'Flesh-eating' STD allegedly making the rounds
FOX NEWS - A rare sexually transmitted disease that causes flesh-eating ulcers on patients’ genitalia has popped up in England, the Lancashire Post reported.
An unnamed female patient, who lives in Southport and is between the ages of 15 and 25, reportedly was diagnosed with donovanosis within the last 12 months.
Donovanosis, which is spread through sexual intercourse with an infected patient, or by coming into contact with a patient's infected ulcer, is typically seen in India, New Guinea, parts of the Caribbean, central Australia and southern Africa.
According to the Centers for Disease Control and Prevention (CDC), the painless disease causes progressive ulcerative lesions on the genitals or perineum, which are prone to heavy bleeding.
Patients are at risk of extragenital infections that can occur in the pelvic regions, or in intra-abdominal organs, bones or mouth. The lesions may also develop secondary bacterial infections.
While antibiotic treatment may stop the progression of lesions, patients are at risk of relapse for 6-18 months post-treatment. According to the British Association for Sexual Health and HIV (BASHH), there have been no prior cases reported in the U.K.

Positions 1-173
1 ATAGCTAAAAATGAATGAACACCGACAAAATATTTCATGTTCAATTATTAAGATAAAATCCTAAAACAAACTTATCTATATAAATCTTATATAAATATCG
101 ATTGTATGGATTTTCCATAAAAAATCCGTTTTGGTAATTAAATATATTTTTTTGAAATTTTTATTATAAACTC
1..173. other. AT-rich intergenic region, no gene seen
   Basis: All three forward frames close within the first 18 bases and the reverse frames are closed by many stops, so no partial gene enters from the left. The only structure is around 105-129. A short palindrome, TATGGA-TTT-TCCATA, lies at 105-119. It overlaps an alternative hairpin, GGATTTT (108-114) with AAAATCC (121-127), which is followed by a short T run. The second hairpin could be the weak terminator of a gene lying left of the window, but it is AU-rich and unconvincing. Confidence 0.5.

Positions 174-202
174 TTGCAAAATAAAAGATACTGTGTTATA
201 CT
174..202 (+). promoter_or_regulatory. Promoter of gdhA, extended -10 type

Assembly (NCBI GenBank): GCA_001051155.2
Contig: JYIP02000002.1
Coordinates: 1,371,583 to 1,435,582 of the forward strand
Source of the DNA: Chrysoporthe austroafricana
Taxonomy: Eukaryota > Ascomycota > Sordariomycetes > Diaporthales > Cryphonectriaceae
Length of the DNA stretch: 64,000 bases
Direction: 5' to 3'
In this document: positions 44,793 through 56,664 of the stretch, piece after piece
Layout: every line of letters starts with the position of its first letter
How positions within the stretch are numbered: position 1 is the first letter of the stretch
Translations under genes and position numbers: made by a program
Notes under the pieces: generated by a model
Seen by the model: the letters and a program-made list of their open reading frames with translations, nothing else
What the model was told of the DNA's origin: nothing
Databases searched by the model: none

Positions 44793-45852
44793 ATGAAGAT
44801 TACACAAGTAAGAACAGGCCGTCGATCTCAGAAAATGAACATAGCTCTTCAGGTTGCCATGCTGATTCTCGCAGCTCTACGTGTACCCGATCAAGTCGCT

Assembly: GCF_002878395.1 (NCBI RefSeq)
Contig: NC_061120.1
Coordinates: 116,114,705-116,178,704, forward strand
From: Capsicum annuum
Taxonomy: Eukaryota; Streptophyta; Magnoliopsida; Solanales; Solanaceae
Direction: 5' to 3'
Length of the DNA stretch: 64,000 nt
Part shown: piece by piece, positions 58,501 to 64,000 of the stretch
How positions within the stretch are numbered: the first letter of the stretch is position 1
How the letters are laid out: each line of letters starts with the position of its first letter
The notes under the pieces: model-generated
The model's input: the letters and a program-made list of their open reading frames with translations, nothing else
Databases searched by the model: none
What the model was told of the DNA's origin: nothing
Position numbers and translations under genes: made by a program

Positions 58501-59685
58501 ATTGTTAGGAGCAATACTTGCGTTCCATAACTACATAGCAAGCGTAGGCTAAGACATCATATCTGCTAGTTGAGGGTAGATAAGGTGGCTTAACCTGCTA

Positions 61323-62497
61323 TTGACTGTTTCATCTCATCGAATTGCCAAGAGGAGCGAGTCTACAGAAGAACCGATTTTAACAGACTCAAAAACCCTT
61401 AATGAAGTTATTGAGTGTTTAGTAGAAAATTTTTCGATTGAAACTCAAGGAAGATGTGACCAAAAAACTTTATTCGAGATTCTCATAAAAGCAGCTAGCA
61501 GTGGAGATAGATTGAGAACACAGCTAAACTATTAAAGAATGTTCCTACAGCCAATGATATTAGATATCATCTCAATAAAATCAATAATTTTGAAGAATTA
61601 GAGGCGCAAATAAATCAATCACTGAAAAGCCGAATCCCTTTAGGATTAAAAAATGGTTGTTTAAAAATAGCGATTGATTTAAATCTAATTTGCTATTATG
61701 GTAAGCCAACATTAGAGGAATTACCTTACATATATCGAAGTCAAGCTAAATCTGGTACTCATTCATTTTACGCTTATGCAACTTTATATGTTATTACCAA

The woman’s case came to light through a Freedom of Information request submitted by chemist-4-u.com, the Lancashire Post reported.
A pharmacist with chemist-4-u.com told the news outlet that any delay in treatment “could cause the flesh around the genitals to literally rot away.”
An update on the infected patient was not provided, nor was it clear if any sexual partners she had encountered were also infected. Coming into contact with a victim’s bleeding ulcer could be enough to transmit the disease.
The website submitted the request as part of its “The Great British STI Taboo” investigation, which reported that 69 percent of the 1,000 British adults polled had never been tested for an STD.
The investigation also reported that in 2017, 420,000 STDs were diagnosed in England, with chlamydia accounting for 48 percent of cases.